Jackie Maher, he lived in a barrel, a tar barrel, a 50 gal drum that once held tar used by the County Council to tar the roads.  On top of the tar, they poured crushed stone.  That’s how roads were made, then.  Still are, I think.  So I asked my mother, I was about six, then, could I see Jackie Maher’s barrel.  It’s only a barrel, she said, But I bothered her until she took me out to see it.  I was taken by the whole idea of living in a barrel.  Life couldn’t be any simpler than that, I thought.

He didn’t really live in it.  He slept in it at night.  But there it was, some straw and a couple of coats thrown in.  He’d be off around the countryside in the daytime, begging.  He didn’t really beg.  People gave him things, bits and pieces of food and he’d do an odd job for them, cut some wood or watch cattle, a bit of digging, mending a fence.  He had good hands on him, took his time and did good work.  He had a nice way about him, too.  Many a farmer offered him steady work but he was restless and after a while, moved on.  He always returned to the barrel in the evening.  You could see him, cooking a bit of grub or boiling a kettle for a cup of tea.  In the winter, when the days were short and ’twas cold and damp, he’d sleep more, his head to the inside, curled up.  Nobody bothered him.             They tried to move him to better accomodation, the people who felt it was wrong for him to have to live in a tar barrel, but he said no.  That was where he wanted to be and that’s where he stayed.  He became a bit of an attraction.  People would walk up quietly and take a look at him sleeping, warning the children to be quiet or they’d get a clip across the head.  But they were just as curious and watched him, wide-eyed, and had to be dragged away.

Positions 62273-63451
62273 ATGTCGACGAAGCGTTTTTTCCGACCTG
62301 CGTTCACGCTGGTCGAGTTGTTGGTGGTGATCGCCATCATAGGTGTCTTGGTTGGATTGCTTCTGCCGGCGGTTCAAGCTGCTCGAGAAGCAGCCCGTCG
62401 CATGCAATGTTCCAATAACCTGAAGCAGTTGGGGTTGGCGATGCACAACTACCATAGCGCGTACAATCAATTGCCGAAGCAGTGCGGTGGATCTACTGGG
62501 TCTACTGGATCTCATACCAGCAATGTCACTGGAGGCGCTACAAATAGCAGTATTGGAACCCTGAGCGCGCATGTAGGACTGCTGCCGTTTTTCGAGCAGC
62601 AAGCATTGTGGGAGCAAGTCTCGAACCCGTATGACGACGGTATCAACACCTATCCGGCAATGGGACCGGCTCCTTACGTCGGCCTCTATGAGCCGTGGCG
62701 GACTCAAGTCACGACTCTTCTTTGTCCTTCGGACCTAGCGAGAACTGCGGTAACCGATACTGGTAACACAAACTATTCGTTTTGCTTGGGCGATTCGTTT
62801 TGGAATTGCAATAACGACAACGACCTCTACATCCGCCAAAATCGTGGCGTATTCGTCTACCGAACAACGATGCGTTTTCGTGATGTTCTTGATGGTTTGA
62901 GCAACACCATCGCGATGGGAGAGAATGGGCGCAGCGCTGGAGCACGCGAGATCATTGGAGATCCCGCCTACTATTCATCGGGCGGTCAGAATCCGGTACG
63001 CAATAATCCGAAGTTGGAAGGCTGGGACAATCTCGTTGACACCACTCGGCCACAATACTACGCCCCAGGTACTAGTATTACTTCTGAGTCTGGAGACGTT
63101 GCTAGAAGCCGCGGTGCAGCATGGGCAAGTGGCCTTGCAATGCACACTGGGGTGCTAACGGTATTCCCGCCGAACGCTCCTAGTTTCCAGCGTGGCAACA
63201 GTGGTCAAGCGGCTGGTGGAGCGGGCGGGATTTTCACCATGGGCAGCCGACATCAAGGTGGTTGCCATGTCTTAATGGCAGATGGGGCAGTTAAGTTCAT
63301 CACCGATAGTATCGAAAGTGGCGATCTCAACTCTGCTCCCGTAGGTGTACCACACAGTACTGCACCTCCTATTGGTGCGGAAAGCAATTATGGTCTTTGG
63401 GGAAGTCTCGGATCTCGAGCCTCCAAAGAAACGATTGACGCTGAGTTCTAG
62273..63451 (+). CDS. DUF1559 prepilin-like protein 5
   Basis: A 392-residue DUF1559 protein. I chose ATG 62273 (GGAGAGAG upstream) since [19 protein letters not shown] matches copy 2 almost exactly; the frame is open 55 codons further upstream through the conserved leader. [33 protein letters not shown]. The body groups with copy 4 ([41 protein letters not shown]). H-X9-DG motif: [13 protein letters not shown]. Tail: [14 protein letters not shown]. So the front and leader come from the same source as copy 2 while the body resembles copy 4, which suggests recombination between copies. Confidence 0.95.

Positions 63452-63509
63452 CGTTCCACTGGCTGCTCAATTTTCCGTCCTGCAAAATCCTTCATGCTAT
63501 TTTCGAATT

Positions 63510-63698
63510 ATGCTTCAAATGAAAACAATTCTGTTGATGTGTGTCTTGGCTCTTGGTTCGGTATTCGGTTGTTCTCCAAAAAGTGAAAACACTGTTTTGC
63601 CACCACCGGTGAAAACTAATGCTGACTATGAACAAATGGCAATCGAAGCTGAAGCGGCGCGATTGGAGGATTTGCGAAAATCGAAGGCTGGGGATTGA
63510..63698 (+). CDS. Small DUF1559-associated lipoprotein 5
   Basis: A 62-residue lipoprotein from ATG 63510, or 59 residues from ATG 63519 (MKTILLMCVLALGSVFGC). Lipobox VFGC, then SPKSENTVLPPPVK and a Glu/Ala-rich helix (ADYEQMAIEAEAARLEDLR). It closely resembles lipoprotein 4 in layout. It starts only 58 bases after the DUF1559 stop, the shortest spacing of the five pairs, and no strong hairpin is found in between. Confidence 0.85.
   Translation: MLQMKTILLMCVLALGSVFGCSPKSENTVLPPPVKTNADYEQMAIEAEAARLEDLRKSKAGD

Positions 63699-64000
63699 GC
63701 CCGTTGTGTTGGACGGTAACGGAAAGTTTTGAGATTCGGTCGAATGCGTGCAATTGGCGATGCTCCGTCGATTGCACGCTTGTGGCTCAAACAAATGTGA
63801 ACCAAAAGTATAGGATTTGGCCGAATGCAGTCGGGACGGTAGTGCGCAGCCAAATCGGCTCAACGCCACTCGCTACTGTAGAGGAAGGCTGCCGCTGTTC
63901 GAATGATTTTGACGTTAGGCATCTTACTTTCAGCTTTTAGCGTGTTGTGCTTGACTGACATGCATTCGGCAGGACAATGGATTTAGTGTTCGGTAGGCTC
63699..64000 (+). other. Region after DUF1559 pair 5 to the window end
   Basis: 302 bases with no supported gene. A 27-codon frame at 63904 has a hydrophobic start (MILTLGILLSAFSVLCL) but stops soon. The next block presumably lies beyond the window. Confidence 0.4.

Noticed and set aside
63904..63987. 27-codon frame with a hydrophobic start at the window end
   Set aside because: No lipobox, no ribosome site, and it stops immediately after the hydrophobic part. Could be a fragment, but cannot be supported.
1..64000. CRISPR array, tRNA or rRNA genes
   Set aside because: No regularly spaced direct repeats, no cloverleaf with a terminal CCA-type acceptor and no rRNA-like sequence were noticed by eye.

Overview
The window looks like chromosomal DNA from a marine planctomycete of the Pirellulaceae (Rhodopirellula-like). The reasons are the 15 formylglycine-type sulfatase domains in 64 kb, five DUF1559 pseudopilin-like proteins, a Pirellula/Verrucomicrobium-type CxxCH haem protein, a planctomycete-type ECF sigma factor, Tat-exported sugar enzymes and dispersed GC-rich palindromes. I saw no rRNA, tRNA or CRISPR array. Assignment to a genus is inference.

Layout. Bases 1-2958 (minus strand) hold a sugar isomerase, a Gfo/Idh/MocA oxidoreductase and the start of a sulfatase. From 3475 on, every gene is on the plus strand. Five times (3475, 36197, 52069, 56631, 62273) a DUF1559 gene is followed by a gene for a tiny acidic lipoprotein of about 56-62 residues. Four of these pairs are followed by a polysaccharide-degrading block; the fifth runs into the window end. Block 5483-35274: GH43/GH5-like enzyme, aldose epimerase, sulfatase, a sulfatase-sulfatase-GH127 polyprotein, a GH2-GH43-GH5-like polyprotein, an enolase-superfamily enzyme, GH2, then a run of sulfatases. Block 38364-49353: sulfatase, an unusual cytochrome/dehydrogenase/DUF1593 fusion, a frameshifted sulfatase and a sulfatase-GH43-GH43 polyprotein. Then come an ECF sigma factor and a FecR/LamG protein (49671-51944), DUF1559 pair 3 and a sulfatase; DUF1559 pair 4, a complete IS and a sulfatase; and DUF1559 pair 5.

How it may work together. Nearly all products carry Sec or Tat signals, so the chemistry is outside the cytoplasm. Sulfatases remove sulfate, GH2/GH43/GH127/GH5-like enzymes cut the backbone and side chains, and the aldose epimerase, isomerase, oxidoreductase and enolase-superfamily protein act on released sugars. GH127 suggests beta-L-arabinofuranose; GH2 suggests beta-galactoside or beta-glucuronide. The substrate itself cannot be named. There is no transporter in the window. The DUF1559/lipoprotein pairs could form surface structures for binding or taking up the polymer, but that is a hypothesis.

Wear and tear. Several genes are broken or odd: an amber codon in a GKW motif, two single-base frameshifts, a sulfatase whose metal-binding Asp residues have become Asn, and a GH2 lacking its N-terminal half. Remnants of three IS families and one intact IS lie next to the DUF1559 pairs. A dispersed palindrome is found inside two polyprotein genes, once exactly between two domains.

To my mind, he had everything you’d ever want.  He lacked for nothing, went his own way, wasn’t a burden on anybody that I could see.  He wasn’t one to mix, or carry on a conversation but seemed happy in himself and people left him alone, other than a ” Hello, Jackie. Are ye allright?”  or “Bad day, Jackie boy.”  He’d nod his head or wave a hand and continue with what he was doing.  He had a way with birds too, and they flocked around him.  He fed them bits of stale bread and stuff that he found in his pockets.

He was there in the barrel for years, about a mile outside the village, a nice location, under a big oak tree.  He had picked the location well.  I suppose you get a good sense after years on the road.  He hadn’t put the barrel there.  The Council had, empty on it  s side.  Once in a while they kept a little gravel there, but mostly it was empty.  I suppose Jackie spotted the possibilities and moved right in.  The Council workers didn’t object.  They were mostly country men who worked on the roads and had known all their lives men like Jackie who moved around. You’d wonder what started them off to that life of wandering and imagine a great tragedy or a lost love.

The world is a frightening place for a lot of people. Others could care less. But as someone said, there’s no two of us born the same.  We fight our own little wars every day.

A funny thing about Jackie Maher, nobody knew when he left or if he died.  People would say, “I haven’t seen Jackie lately, have you?”  or “Any word of Jackie Maher, at all, at all?”  It was like he disappeared from the face of the earth.  The barrel was there for years after.